How Belarusians mastered Turkmen language

In the history of Belarus-Turkmen relations the fate of Alexander Potseluevsky holds a special place

In the history of Belarus-Turkmen relations the fate of Alexander Potseluevsky holds a special place


Unfortunately, the Belarusian Encyclopaedia doesn’t contain reference to Alexander Petrovich Potseluevsky. Although the linguist, literary man and folklorist’s birthplace is Bukmuizha, in Rechitsa District, within Vitebsk Province, the location is now part of the Latvian Soviet Socialist Republic. His son Yevgeny sent me a copy of his father’s biography a few years ago, which details that his own father was a teacher in the countryside. He denoted his nationality as ‘Belarusian’. However, Latvia claims him as ‘its own’. In due course, Potseluevsky will gain his place in our encyclopaedias, being worthy.

In his younger years, before going to Ashgabat (at that time, the capital of Zakaspiyski krai and called Poltoratsk) he attended a Vitebsk classical gymnasium, even though his father was not a man of means.

In 1914, Alexander entered the Lazarev Institute of Oriental Languages in Moscow, writing: ‘Duringmy studies at the Lazarev Institute. I learnt French, attending courses with ‘Alliance Française’, and English, through ‘Societies of Convergence of Russia and England’. However, my main specialty was Turkic language’.

He graduated from the Institute, ‘having received worthy training in Turkish, Persian and Arabiс languages’. Answering a question on his knowledge of foreign languages and those of the peoples of the USSR, he stated: ‘I can read with and without a dictionary in German, Italian, Polish, Latin, Arabic, Anadolu-Turkish, Belarusian, Latvian, Azerbaijani, Crimean Tatar, Uzbek and Tajik. Moreover, I know French, English, Persian (Farsi), Russian and Turkmen well’.

From December 1918 until June 1922, Alexander taught English and French at Vitebsk branch of the Moscow Archaeological Institute. Then, for about a year, he worked as a lecturer and teacher for Vitebsk Province Department of National Education, in the Eastern languages of the great Persian poets, recalling the instruction he received at the Lazarev Institute. He may have realized that he needed more training in the Turkmen language as, in 1921, he was sent on a business trip to Tashkent, taking military language courses at the Turkestan Oriental Institute. In the streets of Tashkent, he loved listening to residents’ chatter, and tried out his Uzbek.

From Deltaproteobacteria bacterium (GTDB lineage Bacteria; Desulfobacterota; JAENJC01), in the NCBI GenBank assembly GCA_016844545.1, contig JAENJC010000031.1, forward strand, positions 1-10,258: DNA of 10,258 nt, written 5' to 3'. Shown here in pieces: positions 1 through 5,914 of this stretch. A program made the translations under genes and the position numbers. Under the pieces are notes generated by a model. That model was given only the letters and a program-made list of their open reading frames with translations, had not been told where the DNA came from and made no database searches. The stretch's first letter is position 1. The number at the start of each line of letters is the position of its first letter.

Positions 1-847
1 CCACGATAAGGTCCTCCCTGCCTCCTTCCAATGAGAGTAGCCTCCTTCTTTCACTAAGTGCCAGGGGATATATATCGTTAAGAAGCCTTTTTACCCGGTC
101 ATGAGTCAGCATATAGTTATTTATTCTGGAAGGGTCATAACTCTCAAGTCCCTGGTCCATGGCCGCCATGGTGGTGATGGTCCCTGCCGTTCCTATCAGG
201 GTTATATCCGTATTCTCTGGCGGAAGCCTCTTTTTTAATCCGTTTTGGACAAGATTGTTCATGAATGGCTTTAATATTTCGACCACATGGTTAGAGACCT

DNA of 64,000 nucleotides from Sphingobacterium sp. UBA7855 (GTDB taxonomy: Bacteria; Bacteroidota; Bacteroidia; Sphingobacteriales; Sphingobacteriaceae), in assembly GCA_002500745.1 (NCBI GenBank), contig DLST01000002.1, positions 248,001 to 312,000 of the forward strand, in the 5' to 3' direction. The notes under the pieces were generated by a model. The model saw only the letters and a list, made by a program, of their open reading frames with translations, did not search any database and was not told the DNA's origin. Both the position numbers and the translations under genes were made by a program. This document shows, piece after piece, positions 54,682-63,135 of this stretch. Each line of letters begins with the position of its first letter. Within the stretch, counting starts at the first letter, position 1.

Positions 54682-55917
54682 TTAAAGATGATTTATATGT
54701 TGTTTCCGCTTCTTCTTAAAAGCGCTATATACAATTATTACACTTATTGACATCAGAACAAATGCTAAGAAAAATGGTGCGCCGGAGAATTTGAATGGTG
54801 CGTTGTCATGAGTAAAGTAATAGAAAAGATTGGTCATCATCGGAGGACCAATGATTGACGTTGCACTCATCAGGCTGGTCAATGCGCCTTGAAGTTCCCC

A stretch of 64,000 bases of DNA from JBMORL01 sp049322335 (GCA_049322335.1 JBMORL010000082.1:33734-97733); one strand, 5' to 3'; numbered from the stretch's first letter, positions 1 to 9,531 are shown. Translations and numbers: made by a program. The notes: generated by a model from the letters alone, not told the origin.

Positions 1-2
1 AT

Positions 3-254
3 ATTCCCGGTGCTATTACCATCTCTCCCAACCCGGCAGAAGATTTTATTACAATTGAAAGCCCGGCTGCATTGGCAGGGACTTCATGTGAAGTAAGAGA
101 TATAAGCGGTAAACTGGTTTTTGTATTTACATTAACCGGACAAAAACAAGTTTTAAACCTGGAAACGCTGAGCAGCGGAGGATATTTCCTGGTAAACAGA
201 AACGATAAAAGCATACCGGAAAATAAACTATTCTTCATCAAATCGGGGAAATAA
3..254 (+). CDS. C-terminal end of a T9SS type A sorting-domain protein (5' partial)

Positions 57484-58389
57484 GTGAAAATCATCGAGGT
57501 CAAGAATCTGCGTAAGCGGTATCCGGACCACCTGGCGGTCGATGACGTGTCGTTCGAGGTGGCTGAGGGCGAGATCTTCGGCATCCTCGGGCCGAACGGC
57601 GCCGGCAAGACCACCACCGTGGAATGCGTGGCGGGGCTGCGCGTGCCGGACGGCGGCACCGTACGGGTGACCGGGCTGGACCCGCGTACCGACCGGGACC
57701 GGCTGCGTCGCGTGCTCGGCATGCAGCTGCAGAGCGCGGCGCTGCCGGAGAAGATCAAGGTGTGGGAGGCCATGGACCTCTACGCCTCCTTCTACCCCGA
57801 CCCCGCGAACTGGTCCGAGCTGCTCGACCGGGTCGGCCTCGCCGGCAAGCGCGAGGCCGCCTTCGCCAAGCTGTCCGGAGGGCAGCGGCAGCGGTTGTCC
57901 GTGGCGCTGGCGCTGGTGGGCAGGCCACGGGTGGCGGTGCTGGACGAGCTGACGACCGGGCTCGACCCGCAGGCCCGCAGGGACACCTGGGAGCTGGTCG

In October 1923, aged 29, he was invited to join the Central Asian Railway School, in Ashgabat, as an instructor-methodologist. Little did he know that he would only live for another 25 years.

At that time, there was real lack of teachers of foreign languages, so Alexander taught English, French, Persian and Turkmen (which he had just begun to master) at Ashgabat railway senior school (named after K.D. Ushinsky), as well as at a senior school named after N.A. Nekra­sov, and another named after A.V. Lunacharsky, which specialised in Persian.

He took infantry commander courses and those on commercial knowledge, working every hour to learn. However, he still found some time for family life, having four children, and making a home for his now elderly and infirm father. Languages remained Alexander’s passion and Turkmen (so little known to him originally) became one of his most favourite, being rich and poetic. His learning continued, despite almost no textbook literature existing to help him.

Prof. Samoilovich, at the Lazarev Institute, was his rolemodel. As a student, he had prepared his diploma thesis on the ‘Experience of Linguistic Research of the Tekke Sub-dialect of Turkmen Dialect’, including writing a short Tekke-Russian dictionary. His study was well received, earning him a gold medal from St. Petersburg University.